The Retail Apocalypse refers to a stream of brick-and-mortar retail store closures originally across North America. According to Coresight Research, US retailers reported over 9,000 store closures in 2019, which in comparison to the 4,500 opening in the same period, felt like a startling figure. PWC then reported a similar situation in the UK, with 2,868 store closures in the first half of 2019 alone, marking to many the beginning of the end of the once essential high street.
In the UK there has always been historical affection for “high street brands”, so the growing closures are understandably provoking much debate around what is causing the Retail Apocalypse and to what extent it will continue into the new decade. Can traditional stores be saved, and what hope is there for brands who once heavily relied on loyal instore footfall? Again, it is something highlighted by PWC’s report, where they identify the potential that exists for retailers to restructure and account for the demands and expectations of modern customers. Some retailers are already making this leap, trying to engage consumers with more personalised, multi-channel customer experiences. With these offerings, they are edging towards the dynamics behind Retail 4.0.
So what does Retail 4.0 look like?
It can be described as the provision of an integrated omnichannel experience. But it can entail much more.
It involves retailers moving to a truly integrated IT ecosystem that provides a continuous view of not only inventory, but each consumer and their behaviour across channels too. With mobile phone dependency soaring, it’s important to ensure ease of use and consistency between online and offline experiences. It means more innovation than simply providing a mobile app – Retail 4.0 strategy empowers the consumer.
Does your brand ensure a seamless way of placing orders online, via app or webpage, with in-store pick up? Does your brand make it easy to accurately check stock on the app for a particular location, and use that location to find your way to the store and buy the desired items? Retail 4.0 gives customers no reason to be turned off by the journey from browsing to basket to purchase. It should look like differentiated, meaningful experiences across all channels that sustain the consumer’s own personal preferences when shopping.
Stand out from the crowd
Afterall, the modern consumer is used to (and arguably tired of) brands vying for attention. We all remember the avalanche of emails from brands during the GDPR rush, many of them leaving us questioning when we last got value back from our relationship with any brand. Or even just a positive customer experience.
For today’s connected world it is imperative consumers hand over their personal data for one reason or another. So, it becomes more important than ever to demonstrate the value and personalisation they’d receive in exchange via your brand. If customers provide their information and you can see their habits, make sure you prove that you see them as an individual – beyond just targeting. Personalise communication with them, respond to their behaviours and history, highlight offers more likely to interest them, or partner with organisations that speak to their and your core values. The Retail Apocalypse has arguably stemmed from physical stores not being able to respond well enough to growing consumer needs, and brands not being able to keep up with innovative, engaging experiences at every touchpoint. These next steps towards recovery are vital for reviving consumer interest.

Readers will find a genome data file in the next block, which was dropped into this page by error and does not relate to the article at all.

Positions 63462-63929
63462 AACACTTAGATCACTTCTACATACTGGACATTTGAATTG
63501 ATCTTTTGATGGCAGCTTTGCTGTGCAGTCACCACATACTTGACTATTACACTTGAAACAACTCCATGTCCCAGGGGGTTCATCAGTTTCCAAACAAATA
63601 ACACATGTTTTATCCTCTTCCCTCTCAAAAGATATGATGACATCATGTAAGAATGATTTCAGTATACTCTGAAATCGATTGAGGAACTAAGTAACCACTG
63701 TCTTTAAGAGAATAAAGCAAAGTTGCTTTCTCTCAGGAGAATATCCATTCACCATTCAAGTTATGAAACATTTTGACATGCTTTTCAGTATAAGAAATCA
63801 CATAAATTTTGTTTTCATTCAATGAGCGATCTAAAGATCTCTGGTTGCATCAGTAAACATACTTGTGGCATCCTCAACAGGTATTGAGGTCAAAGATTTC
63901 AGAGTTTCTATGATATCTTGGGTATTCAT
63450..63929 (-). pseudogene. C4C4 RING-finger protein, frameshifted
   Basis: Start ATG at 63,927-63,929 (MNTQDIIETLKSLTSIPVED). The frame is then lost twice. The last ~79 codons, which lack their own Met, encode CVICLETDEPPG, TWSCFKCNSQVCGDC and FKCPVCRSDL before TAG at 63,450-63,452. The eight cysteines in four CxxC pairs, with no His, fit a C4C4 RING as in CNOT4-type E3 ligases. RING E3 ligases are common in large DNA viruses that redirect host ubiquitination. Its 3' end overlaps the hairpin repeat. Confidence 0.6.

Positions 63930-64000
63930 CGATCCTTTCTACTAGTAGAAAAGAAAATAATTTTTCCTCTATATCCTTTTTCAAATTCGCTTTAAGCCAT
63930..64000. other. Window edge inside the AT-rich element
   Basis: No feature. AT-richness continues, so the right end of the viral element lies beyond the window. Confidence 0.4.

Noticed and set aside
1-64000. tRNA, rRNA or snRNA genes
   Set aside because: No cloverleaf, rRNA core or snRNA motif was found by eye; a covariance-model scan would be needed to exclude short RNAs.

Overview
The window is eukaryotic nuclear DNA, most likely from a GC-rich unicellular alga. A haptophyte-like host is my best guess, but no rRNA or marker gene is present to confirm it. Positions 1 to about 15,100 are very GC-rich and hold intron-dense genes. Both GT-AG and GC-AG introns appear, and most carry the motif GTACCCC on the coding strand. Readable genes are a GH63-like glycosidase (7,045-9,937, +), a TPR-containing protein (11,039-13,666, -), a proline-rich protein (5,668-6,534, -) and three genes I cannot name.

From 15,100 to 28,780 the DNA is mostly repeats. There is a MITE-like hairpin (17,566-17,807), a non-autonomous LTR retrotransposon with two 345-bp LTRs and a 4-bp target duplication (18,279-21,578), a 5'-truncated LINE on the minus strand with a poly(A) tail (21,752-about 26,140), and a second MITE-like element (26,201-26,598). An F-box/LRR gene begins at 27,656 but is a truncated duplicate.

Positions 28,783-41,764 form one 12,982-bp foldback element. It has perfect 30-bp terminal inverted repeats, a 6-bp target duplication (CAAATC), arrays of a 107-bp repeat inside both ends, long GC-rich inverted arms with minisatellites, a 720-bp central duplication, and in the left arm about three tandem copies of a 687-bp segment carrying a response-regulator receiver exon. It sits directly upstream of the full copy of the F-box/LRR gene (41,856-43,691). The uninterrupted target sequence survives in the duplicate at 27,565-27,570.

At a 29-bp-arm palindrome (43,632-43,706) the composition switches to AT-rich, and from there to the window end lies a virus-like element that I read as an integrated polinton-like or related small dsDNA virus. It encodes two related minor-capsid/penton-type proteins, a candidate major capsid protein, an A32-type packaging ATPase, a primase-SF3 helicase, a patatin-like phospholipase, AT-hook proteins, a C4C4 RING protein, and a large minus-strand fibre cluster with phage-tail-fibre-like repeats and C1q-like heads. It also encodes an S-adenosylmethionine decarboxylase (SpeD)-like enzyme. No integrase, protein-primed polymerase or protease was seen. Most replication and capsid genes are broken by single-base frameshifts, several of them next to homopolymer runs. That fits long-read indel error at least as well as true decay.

Recapturing attention and affection
Retail 4.0 is ultimately about placing the consumer at the centre of business operations so brands can respond accordingly to real-time trends and demands, resulting in exceptional and engaging experiences when executed correctly. Consider IKEA where through augmented reality (AR), app users can see what a life size item would look like in their home. It’s a great example of how retailers can harness the power of emerging technologies to create relevant, meaningful experiences for their customers – rather than implementing a gimmick for the sake of it. Apple stores are launching displays that invite shoppers to learn more about iPhones by scanning the devices with their own phone. They can then see the advantages or functionality of the different hardware or software – so you can personally interact as a consumer and find something that suits you. It speaks to the inquisitive side of consumers and works towards winning round hearts and minds.
Looking ahead, it will be interesting to watch these trends develop. How will retailers leverage different in-store experiences as part of a multi-channel strategy? What advancements in the use of emerging technologies will we see, particularly as they become more easily attainable? It begs the question; will the traditional high street revive and make it to Retail 5.0?